Monthly Archive for August, 2011

When are Punitive Damages Considered Excessive?

It seems like our culture is no longer satisfied with things that are “normal”.  Everything has to be the wildest, the greatest, and the farthest beyond our stretch of imagination.  Take planking, for instance (already outdated, I know)- the more outlandish, off-the-top the stunt, the better.

Our obsession with the excessive can also be found in the legal world.  Specifically, we’ve almost gotten used to all the exorbitant punitive damages awards being granted- $8 billion for a random oil spill here, $3 million for a spilled cup of fast food coffee there- not to mention the billions of dollars being awarded in big tobacco lawsuits.

Scales of justice, where law outweighing moneyI’ve blogged about punitive damages before, but I wanted to delve a little bit more into the mystique surrounding these types of legal awards.  Just what are the standards that are used to calculate punitive damages?  And when are punitive damages considered excessive?

Regarding limits on excessive punitive damage awards, courts do apply a general standard.  Most Supreme Court cases agree that punitive damages should be applied in a ratio of 4:1, or four times the amount of compensatory damages.  For example, if a plaintiff suffered $50,000 in actual losses, an acceptable punitive damages award would be four times that amount, or $200,000.  Some jurisdictions allow a ratio as great as 9:1.

But why are we still seeing punitive damage awards in the amounts of millions and even billions?  A recent California Supreme Court case involving the tobacco company Philip Morris (yes, again) approved a 16:1 ratio for punitive damages!!  This came out to $13.8 million!   What’s going on here?  Isn’t this punitive damages award considered excessive?

Like many other lawsuits involving colossal punitive damage awards, the court in this California case applied the logic from the famous case, BMW vs. Gore.  In Gore, the court laid some factors for judges and juries to consider when calculating a punitive damages award.  These factors include:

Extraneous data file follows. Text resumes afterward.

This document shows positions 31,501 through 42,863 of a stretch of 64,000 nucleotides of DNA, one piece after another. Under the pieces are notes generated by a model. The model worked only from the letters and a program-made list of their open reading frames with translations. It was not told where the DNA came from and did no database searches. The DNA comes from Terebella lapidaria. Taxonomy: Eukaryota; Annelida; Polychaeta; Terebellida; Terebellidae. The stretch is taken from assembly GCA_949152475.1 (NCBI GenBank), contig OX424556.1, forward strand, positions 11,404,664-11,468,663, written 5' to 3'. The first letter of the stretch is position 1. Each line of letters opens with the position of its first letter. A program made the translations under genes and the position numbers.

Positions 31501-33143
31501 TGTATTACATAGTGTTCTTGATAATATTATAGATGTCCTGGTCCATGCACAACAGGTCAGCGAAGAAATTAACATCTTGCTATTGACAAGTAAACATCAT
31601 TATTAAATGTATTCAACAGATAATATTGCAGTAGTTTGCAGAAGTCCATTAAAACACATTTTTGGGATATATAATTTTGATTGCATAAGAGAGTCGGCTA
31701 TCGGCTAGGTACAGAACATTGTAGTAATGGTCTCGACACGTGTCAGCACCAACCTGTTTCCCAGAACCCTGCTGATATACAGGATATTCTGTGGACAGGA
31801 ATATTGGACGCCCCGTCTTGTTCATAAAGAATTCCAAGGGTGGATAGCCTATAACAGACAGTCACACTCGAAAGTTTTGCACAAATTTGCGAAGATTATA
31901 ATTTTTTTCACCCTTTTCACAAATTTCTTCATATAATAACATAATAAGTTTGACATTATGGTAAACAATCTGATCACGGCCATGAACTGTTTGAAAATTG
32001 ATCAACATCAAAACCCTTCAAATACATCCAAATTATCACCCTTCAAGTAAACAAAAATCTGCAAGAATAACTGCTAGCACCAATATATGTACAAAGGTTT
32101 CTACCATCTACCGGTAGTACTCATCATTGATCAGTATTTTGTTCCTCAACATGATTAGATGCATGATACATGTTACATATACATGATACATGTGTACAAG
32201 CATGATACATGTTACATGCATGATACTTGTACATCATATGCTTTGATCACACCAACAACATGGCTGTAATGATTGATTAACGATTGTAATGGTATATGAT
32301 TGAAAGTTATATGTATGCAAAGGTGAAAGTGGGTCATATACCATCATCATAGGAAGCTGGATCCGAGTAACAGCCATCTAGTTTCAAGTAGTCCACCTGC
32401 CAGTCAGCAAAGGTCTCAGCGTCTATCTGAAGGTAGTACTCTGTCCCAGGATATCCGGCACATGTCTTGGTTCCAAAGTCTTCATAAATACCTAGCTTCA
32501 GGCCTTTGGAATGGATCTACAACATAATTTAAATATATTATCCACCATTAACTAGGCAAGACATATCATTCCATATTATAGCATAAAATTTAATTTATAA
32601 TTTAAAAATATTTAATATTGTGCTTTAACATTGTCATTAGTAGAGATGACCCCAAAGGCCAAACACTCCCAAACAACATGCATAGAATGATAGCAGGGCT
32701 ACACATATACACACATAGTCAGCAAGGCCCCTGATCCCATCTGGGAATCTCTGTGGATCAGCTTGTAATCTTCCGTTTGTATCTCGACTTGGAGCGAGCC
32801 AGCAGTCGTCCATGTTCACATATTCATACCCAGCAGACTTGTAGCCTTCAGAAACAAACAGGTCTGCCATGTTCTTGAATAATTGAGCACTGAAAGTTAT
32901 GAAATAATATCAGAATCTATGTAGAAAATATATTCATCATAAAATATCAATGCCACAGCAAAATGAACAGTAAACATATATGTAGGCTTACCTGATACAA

• The “degree of reprehensibility” of the person’s conduct;
  • The ratio of punitive damages to the compensatory damages (again, anywhere from 4:1 to 9:1 is considered Constitutional); and
  • The comparison of the punitive damages award with criminal or civil penalties for comparable conduct

Now, the main source of contention in most punitive damages awards are the first two factors- the nature of the defendant’s conduct, and the ratio of punitive vs. compensatory damages.  Naturally, the more “reprehensible” the defendant’s conduct is, the greater the chances will be that they will be slapped with a higher punitive damages award ratio.  In many other cases, courts use the word “egregious” when describing conduct that would result in a punitive damages award.

In the recent California Philip Morris case, the court found the company’s concealment of the dangers of tobacco products to be considerably reprehensible and egregious, which made them fair game for a punitive damages award.  Okay, I see that, but what about the mammoth 16:1 ratio?  Isn’t that punitive damages award too high?

Interestingly, the Gore opinion also stated that the factors mentioned above may be overridden if it is deemed “necessary to deter future conduct”.  And that’s exactly what happened in this recent Philip Morris case.  The court found the defendant’s conduct to be particularly non-triumphant, and, applying the logic in Gore, tossed the Gore framework out the window, as suggested by the Gore opinion itself.  The result?  A punitive damages award whopping enough to rival even the highest lottery winnings.

Wow, I just love it.  It’s like the Gore court said, “Here are some guidelines to work with to help you figure out if the case is bad enough for punitive damages.  But if you decide it’s really bad, feel free to disregard these guidelines…”